Cable and satellite television's proposals promised so much in the last 20 years or so with regards to Cartoon Network, Nickelodeon, Disney Channel and Boomerang, but during the last 10 years those same promises have since been broken by network executives, who have no clue whatsoever what viewers - who know what to demand- want out of it. Yet many do. 

The rot began at CN round about 10 or 15 years, and unfortunately, after that it made its way to Boomerang. Turner have had numerous chances and opportunities to rectify the problems that fans have been airing their grievances with. Yet they chose to sit back and do nothing. 

How many more chances are Boomerang and Turner Broadcasting going to get, before they start delivering the goods and live up to their expectations? 

Until then, I expect to stick with Youtube for my Retro cartoon fix. 

Here are TV stations that offer classic cartoons

Retro TV
PBJ
Tooncast  - site is available in Portugese and Spanish
Me TV



Felix talks about Boomerang by MarcosLucky96 on deviantART

Thursday, 16 October 2014

The Death of Classic Saturday Mo(u)rning Cartoons On Mainstream Channels Lives On On YouTube



I am a sucker for tradition - well, anything from the 80s and 90s in the world of pop culture and entertainment. From music, television shows, movies, video games to sitcoms and Saturday morning children's cartoons, those times were arguably the best years for it whilst growing up as a child and teenager. That's for me personally speaking. 

But as times change, so does the entertainment and TV industry. The recent news I read online though made me disappointed, but at the same time it made me reminisce about the good ol' times. 

Last month spelled the end of an era for the Saturday morning cartoon, with the CW network airing the last batch of episodes of Vortexx on September 27 2014 in the US. The CW was also the last and sole mainstream US network to televise these cartoons.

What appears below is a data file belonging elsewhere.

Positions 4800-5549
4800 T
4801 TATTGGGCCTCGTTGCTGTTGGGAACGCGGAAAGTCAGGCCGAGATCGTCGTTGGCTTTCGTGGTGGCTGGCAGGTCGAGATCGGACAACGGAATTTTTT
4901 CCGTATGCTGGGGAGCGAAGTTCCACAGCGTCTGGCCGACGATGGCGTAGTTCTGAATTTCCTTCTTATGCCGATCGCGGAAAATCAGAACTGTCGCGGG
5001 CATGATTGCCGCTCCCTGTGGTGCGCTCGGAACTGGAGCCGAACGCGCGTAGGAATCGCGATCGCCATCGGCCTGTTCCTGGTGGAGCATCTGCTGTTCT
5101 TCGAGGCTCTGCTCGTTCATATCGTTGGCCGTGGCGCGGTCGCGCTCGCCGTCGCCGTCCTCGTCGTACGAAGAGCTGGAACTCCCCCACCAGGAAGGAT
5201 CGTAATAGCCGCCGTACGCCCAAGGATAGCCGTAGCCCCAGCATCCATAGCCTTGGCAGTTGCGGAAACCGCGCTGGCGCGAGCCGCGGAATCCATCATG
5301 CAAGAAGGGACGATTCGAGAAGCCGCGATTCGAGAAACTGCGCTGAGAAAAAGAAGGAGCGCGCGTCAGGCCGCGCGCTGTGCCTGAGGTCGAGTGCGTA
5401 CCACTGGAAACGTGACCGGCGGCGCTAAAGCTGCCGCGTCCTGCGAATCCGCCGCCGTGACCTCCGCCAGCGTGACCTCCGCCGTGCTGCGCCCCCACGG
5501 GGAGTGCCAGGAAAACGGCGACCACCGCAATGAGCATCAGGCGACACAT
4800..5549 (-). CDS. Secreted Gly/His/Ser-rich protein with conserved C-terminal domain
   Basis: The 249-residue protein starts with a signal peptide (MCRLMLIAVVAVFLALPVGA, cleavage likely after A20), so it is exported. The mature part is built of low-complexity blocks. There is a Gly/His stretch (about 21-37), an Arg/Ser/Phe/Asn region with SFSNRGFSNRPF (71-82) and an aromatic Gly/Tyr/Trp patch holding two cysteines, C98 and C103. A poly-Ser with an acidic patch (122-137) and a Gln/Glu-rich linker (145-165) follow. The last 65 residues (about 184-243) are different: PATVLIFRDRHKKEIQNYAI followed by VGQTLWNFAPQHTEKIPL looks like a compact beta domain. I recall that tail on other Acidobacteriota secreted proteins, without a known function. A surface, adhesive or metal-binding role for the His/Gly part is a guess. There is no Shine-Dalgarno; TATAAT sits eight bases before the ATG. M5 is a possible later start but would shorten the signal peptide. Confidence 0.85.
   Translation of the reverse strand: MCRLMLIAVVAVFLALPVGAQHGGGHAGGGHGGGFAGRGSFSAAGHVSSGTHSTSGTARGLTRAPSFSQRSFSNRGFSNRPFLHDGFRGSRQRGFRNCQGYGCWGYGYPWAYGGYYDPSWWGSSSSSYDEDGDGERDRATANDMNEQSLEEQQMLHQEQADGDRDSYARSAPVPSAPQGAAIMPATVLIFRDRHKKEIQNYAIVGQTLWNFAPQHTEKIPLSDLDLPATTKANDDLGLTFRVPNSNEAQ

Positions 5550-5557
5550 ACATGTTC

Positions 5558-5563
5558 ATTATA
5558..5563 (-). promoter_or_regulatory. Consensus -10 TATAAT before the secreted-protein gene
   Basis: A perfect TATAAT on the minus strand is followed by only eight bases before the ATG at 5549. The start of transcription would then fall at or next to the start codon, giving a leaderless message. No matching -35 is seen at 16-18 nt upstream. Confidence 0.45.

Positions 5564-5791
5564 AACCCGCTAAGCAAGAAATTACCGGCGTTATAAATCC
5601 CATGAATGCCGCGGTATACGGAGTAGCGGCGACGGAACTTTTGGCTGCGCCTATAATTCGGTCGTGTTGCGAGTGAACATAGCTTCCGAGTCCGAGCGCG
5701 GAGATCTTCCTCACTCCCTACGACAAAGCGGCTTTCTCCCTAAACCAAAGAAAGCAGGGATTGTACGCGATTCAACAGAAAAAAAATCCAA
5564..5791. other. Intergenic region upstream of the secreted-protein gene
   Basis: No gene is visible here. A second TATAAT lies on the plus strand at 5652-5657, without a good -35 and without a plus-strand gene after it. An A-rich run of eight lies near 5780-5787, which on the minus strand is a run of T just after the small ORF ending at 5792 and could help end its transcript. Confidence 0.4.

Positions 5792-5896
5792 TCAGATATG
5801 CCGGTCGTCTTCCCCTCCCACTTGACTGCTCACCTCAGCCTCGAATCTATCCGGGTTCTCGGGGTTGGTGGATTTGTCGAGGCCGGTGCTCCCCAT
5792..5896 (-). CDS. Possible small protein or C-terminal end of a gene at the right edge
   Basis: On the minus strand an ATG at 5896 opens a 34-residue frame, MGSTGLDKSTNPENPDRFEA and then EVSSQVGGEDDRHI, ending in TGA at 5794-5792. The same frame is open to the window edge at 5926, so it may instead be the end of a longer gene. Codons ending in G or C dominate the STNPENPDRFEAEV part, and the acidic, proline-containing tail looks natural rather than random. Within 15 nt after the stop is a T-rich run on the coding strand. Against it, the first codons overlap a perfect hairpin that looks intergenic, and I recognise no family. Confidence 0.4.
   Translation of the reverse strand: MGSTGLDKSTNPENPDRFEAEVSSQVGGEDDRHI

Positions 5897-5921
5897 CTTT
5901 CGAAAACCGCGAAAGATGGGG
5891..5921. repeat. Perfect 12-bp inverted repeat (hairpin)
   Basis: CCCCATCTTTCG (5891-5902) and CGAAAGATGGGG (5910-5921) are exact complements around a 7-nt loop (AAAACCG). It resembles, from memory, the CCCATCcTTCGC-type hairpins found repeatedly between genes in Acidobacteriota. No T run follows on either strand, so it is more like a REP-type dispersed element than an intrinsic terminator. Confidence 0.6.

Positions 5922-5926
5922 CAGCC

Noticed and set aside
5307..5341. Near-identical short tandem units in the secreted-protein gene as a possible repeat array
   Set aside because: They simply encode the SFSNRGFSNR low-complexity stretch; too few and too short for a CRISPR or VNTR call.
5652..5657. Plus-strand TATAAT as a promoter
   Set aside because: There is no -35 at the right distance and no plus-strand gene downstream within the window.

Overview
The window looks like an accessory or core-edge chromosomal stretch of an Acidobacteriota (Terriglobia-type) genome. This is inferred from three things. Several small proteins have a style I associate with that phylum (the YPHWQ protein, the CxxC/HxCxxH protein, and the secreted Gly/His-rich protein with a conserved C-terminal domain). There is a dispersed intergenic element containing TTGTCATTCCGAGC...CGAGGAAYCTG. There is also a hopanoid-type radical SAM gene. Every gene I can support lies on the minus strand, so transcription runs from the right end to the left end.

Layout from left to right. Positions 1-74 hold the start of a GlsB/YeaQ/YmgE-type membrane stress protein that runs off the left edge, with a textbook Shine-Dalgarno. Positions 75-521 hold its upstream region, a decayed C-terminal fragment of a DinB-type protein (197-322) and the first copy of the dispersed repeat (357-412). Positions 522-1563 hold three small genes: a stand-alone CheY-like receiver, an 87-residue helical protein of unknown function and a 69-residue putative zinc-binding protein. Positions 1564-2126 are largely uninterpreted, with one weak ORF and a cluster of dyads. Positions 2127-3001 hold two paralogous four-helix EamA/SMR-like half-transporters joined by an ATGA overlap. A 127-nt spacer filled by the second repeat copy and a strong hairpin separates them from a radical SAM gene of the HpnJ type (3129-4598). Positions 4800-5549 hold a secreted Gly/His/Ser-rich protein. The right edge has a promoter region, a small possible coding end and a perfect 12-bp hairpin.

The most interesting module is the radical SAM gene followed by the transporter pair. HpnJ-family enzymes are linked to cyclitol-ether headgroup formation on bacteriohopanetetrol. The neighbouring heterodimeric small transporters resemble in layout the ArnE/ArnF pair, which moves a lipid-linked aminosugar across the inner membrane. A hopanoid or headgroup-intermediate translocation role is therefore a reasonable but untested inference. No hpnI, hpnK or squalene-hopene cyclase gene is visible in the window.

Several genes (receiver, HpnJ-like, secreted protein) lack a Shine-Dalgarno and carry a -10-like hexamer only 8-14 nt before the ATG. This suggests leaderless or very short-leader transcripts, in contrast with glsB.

During the 80s-early 00s in Britain, we had a kids programming block then titled 'Childrens BBC' by BBC and Children's ITV (now called CITV) on rival channel ITV. Both aired cartoons from the UK, US and some from abroad in English, in addition to teen dramas and factual shows.

Today, both the UK and US television stations have virtually no animated kids cartoons to speak of on national TV. By this we mean stations such as BBC, ITV, Channel 4, NBC, Fox, ABC, CBS and CW. It wasn't until late 2012 that BBC1 stopped showing kids shows including cartoons for good, with ITV1 following suit afterwards. Alas, It is hard and sad to comprehend that it has been over 30 years ago that animated cartoons became a staple in mainstream television. 

And that now, they hardly exist anymore. 

The television landscape is so much different now to what was before, and yet most of it isn't for the better. Sure we have the technology, more options, more ways to watch our favourite programmes. But other than that, it just doesn't feel the same, anymore. It is so fragmented with genres such as cartoons and sitcoms ditched in favour of more 'serious' ones like reality, drama and live-action. Genres of which, for me, are overexposed and over-saturating the TV market. It wouldn't be much of an issue for me, if Saturday morning kids cartoons, as well as multi-camera sitcoms were as prominent and were given the same amount of coverage and treatment as reality and drama shows. But they are not.